Symptoms of a mini – stroke may include one or more of the following: Weakness or numbness in your arms and/or legs, usually on one side of the body. Dysphasia (difficulty speaking) Dizziness. Vision changes. Tingling (paresthesias) Abnormal taste and/or smells. Confusion. Loss of balance.
However, the signs of TIA are not as easily identifiable. They include severe headache, dizziness, trouble seeing in one or both eyes, and unexplained confusion. Despite 35 percent of respondents having reported one or more of these symptoms, most of them (77 percent) had never heard of TIA .
This type of dementia usually affects people aged 60 to 75 and is more common in men than women. Even though TIAs can be unnoticeably small , the damage to the brain adds up over time. When the blood flow to the brain is blocked, brain cells don’t get oxygen and nutrients.
Your treatment for a TIA may include taking medicines to prevent a stroke or having surgery to reopen narrow arteries. Medicines may include aspirin, clopidogrel, dipyridamole with aspirin, or warfarin. If your carotid arteries are significantly narrowed, you may need a procedure to widen the arteries.
– Warning signs of an ischemic stroke may be evident as early as seven days before an attack and require urgent treatment to prevent serious damage to the brain, according to a study of stroke patients published in the March 8, 2005 issue of Neurology, the scientific journal of the American Academy of Neurology.
A TIA usually lasts only a few minutes and doesn’t cause permanent damage. Often called a ministroke, a transient ischemic attack may be a warning. About 1 in 3 people who has a transient ischemic attack will eventually have a stroke , with about half occurring within a year after the transient ischemic attack.
If necessary measures are taken within the first hours of the symptoms, damage to the brain cells can be reduced. Other symptoms include sudden arm, leg or face weakness, sudden confusion or speaking, sudden trouble seeing, sudden trouble with balance and a sudden severe headache with no known cause.
If you have other medical conditions, those may worsen if you are dehydrated . Some studies have also shown a connection between dehydration and the body’s ability to recover from transient ischemic attack ( TIA or mini-stroke ).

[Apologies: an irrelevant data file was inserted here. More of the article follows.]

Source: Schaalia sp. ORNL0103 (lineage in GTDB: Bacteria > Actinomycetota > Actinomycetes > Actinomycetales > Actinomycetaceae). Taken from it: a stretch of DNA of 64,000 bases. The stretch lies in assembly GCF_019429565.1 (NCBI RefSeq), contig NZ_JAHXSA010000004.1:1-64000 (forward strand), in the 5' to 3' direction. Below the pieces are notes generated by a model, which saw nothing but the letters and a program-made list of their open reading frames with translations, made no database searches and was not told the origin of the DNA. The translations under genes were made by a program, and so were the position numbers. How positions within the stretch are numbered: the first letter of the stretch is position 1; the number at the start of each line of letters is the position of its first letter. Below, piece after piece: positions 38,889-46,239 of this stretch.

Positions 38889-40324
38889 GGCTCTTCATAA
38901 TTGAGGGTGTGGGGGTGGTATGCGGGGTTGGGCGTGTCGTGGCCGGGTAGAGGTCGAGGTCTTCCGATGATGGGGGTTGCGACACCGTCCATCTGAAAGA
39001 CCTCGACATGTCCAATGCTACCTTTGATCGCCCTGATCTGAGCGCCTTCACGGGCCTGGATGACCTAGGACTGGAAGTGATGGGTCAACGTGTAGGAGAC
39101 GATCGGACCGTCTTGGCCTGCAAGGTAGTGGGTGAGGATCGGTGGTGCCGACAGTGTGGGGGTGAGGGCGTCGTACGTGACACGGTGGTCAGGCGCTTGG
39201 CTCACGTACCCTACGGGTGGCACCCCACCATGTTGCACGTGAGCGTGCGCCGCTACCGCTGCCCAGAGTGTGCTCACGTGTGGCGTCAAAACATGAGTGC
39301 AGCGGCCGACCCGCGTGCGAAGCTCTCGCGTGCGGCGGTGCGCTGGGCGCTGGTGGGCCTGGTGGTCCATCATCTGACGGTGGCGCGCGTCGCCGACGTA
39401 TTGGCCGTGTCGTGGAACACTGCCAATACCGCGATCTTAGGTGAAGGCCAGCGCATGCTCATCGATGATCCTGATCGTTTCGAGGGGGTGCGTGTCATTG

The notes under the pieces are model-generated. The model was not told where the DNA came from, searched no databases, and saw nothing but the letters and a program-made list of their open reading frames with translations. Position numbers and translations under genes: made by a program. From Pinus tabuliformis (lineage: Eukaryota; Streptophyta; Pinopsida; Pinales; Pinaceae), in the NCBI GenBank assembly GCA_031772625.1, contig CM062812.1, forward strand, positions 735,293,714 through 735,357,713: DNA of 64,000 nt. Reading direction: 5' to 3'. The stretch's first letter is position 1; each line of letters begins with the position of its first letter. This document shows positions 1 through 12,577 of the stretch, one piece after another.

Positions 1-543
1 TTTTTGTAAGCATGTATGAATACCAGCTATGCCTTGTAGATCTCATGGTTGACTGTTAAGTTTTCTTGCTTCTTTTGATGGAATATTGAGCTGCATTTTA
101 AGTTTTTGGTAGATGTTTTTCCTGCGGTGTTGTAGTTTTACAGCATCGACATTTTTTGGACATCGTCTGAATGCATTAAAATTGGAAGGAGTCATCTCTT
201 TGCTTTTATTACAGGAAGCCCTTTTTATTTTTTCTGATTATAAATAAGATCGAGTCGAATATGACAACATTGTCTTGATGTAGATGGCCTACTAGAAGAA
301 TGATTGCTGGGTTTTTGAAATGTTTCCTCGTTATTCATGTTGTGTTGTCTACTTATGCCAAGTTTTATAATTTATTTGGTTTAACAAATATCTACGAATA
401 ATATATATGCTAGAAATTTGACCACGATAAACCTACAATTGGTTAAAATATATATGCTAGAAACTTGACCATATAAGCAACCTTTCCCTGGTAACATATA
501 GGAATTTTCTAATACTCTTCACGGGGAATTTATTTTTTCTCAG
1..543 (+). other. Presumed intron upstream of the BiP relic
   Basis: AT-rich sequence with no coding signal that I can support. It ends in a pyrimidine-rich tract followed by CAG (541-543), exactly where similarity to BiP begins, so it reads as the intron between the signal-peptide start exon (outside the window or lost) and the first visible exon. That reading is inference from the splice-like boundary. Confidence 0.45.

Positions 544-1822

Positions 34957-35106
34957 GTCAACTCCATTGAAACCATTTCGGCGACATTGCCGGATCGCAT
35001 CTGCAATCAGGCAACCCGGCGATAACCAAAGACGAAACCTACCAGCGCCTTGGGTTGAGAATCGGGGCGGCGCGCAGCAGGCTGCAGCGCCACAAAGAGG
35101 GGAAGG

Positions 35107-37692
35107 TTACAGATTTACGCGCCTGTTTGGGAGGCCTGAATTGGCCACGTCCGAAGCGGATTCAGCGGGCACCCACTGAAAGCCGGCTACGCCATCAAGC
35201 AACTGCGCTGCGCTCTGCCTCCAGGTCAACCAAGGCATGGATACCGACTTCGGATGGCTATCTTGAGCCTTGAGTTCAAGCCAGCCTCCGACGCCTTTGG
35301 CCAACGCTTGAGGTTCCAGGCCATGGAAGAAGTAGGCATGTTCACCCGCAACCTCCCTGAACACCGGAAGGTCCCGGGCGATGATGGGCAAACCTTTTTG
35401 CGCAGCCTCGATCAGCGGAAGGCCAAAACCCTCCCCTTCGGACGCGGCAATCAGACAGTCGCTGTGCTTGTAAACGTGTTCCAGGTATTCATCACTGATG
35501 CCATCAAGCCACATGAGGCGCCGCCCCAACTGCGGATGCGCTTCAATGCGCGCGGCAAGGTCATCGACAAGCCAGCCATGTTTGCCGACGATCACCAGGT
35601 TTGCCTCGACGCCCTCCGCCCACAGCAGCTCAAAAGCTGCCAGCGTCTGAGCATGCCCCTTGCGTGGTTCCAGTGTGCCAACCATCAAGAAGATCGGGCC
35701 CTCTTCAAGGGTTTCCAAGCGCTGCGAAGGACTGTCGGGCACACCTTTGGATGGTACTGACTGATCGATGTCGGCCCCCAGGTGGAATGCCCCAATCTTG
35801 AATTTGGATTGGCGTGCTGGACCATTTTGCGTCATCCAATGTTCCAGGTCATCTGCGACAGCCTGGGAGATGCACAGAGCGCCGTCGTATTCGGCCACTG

A stroke is often described as a “brain attack.” Part of the brain is robbed of the oxygen and blood supply it needs to function, because a blood vessel to part of the brain either has a clot or bursts. The longer a stroke goes untreated , the more brain damage can occur.
Table 2 summarizes the main outcome measures by age groups. Stroke fatality at discharge was 5.7% (age <59), 8.6% (age 60 to 69), 13.4% (age 70 to 79) and 24.2% (age > 80 ; P<0.001). Patients over age 80 had also higher risk-adjusted stroke fatality when compared with patients younger than 80 years old.
The blockage in the blood vessels responsible for most TIAs is usually caused by a blood clot that’s formed elsewhere in your body and travelled to the blood vessels supplying the brain. It can also be caused by pieces of fatty material or air bubbles.
Transient ischemic attack and minor stroke are highly predictive of a subsequent disabling stroke within hours or days of the first event. The risk of subsequent stroke after a transient ischemic attack is between 2% and 17% within the first 90 days after the initial event.
Tests will be done to rule out a stroke or other disorders that may cause the symptoms: You will likely have a head CT scan or brain MRI. A stroke may show changes on these tests , but TIAs will not. You may have an angiogram, CT angiogram, or MR angiogram to see which blood vessel is blocked or bleeding.
For people who have had a stroke: Aspirin can help prevent a second stroke or a transient ischemic attack ( TIA ), which is often a warning sign of a stroke. For people who have never had a heart attack or stroke: Talk to your doctor before you start taking aspirin every day. Aspirin lowers the risk of heart attack.